We have updated our Privacy Policy Please take a moment to review it. By continuing to use this site, you agree to the terms of our updated Privacy Policy.

In 2003, an independent film called The Room – starring and written, produced, and directed by a mysteriously wealthy social misfit named Tommy Wiseau – made its disastrous debut in Los Angeles. Described by one reviewer as ‘like getting stabbed in the head’, the $6 million film earned a grand total of $1,800 at the box office and closed after two weeks. Over a decade later, The Room is an international cult phenomenon, whose legions of fans attend screenings featuring costumes, audience rituals, merchandising and thousands of plastic spoons.

In The Disaster Artist, Greg Sestero, Tommy’s costar, recounts the film’s bizarre journey to infamy, explaining how the movie’s many nonsensical scenes and bits of dialogue came to be and unraveling the mystery of Tommy Wiseau himself. But more than just a riotously funny story about cinematic hubris, The Disaster Artist is an honest and warm testament to friendship.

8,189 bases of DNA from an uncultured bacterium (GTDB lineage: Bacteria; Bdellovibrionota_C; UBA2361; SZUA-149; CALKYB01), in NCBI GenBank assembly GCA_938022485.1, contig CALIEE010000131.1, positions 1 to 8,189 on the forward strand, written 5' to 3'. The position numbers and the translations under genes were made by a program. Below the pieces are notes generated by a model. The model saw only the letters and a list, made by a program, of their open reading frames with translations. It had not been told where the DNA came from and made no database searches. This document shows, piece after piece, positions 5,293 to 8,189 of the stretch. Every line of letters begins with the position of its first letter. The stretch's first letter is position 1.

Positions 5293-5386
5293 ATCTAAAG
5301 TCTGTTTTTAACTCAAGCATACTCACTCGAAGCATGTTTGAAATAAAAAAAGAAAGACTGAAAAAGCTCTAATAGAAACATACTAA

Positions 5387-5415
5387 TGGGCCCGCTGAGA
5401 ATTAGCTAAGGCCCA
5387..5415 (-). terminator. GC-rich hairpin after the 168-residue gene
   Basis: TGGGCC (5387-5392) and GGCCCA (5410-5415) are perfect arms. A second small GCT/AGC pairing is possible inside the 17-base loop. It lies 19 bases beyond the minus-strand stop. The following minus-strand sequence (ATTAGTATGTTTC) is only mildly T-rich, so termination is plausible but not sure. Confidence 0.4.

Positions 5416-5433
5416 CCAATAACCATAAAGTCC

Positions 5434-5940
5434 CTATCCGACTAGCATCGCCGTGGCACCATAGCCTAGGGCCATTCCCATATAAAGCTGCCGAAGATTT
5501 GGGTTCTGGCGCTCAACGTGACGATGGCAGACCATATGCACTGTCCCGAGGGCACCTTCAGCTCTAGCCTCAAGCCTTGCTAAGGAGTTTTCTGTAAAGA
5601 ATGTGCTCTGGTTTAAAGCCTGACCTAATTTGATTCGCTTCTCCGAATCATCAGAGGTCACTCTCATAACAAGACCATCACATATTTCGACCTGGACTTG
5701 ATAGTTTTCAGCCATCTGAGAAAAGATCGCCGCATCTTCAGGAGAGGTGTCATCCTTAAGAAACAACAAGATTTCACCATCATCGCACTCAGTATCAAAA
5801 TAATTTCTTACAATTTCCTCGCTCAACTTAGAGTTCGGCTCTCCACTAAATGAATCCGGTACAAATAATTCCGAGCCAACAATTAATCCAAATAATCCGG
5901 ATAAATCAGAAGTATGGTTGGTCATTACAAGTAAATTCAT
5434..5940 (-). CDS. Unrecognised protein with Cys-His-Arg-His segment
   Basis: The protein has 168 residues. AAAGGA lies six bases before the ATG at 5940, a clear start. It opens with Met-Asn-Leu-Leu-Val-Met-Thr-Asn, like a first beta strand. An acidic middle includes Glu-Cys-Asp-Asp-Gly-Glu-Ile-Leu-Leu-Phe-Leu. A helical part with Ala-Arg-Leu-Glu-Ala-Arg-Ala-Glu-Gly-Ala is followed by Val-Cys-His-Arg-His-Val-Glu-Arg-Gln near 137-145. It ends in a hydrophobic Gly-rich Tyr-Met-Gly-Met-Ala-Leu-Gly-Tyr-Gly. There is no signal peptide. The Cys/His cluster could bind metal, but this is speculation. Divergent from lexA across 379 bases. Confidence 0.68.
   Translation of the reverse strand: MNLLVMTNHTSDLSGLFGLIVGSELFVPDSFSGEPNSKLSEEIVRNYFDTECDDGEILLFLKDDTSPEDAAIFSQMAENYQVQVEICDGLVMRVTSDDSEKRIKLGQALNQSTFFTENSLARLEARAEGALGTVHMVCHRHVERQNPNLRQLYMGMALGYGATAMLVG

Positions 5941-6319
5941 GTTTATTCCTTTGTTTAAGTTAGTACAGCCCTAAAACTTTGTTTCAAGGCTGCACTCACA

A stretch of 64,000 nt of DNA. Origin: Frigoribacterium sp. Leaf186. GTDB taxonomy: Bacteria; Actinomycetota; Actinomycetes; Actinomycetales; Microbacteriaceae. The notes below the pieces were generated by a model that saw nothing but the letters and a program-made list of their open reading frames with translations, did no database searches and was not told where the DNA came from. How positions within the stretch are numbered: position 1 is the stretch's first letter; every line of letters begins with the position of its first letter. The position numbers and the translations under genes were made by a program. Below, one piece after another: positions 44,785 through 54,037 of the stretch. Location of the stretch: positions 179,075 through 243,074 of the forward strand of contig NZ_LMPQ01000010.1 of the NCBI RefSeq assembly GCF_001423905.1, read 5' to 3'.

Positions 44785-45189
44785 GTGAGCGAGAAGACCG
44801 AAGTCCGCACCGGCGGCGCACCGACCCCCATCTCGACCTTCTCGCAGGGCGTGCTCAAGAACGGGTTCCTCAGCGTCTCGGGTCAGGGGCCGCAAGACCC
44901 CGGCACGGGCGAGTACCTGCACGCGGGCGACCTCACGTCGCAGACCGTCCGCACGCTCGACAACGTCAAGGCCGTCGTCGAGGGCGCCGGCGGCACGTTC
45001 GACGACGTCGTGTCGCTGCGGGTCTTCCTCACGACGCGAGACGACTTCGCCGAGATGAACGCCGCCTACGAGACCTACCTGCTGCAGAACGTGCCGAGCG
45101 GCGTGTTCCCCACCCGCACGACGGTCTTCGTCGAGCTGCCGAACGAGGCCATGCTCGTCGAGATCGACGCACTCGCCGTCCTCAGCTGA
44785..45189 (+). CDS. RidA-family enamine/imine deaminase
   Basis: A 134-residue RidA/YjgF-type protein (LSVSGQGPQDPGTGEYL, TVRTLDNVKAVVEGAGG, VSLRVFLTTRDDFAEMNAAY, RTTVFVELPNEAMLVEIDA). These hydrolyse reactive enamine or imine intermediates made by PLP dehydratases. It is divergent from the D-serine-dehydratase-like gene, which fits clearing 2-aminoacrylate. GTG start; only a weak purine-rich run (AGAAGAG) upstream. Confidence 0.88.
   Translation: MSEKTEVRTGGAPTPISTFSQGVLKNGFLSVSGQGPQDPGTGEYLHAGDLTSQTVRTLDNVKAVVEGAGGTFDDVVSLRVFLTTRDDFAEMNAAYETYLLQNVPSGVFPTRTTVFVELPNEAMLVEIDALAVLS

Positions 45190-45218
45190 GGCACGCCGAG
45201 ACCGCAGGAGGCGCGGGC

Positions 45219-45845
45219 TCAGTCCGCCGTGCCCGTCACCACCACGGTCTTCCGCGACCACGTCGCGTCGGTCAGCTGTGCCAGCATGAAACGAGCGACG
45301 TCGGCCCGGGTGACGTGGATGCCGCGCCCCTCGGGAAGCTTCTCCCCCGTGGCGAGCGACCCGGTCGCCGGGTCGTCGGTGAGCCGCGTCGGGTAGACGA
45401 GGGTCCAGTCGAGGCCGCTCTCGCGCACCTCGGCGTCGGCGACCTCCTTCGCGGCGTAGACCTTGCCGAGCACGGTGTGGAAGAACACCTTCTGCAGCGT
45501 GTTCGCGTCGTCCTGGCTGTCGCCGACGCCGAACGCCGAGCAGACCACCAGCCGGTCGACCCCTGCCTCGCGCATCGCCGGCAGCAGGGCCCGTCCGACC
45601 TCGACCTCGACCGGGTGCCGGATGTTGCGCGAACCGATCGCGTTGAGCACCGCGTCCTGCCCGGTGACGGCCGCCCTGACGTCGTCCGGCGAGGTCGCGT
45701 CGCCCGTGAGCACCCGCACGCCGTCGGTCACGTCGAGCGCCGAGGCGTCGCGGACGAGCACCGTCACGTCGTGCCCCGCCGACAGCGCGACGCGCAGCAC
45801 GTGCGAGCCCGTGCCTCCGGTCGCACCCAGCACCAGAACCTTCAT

Reviews

A great portrayal of hopefuls coming to Los Angeles to pursue their ambitions, and an even greater examination of what it means to be a creative person with a dream and trying to make it come true....In so many ways. Tommy c'est moi
A book about a cinematic comedy of errors . . . sharply detailed . . . funny
New York Times
I laughed so hard reading The Disaster Artist that I cried
Rolling Stone
Possibly the most important piece of literature ever printed
The Huffington Post
A great portrayal of hopefuls coming to Los Angeles to pursue their ambitions, and an even greater examination of what it means to be a creative person with a dream and trying to make it come true....In so many ways. Tommy c'est moi
James Franco
A book about a cinematic comedy of errors . . . sharply detailed . . . funny
New York Times
I laughed so hard reading The Disaster Artist that I cried
Rolling Stone
Possibly the most important piece of literature ever printed
The Huffington Post
The Disaster Artist is not only the terrifically engaging tale of a bad Hollywood movie, it's one of the most honest books about friendship I've read in years
Los Angeles Times
Finally, a hilarious, delusional, and weirdly inspirational explanation for the most deliciously awful movie ever made
Rob Lowe
The Disaster Artist is not only the terrifically engaging tale of a bad Hollywood movie, it's one of the most honest books about friendship I've read in years
Los Angeles Times
Finally, a hilarious, delusional, and weirdly inspirational explanation for the most deliciously awful movie ever made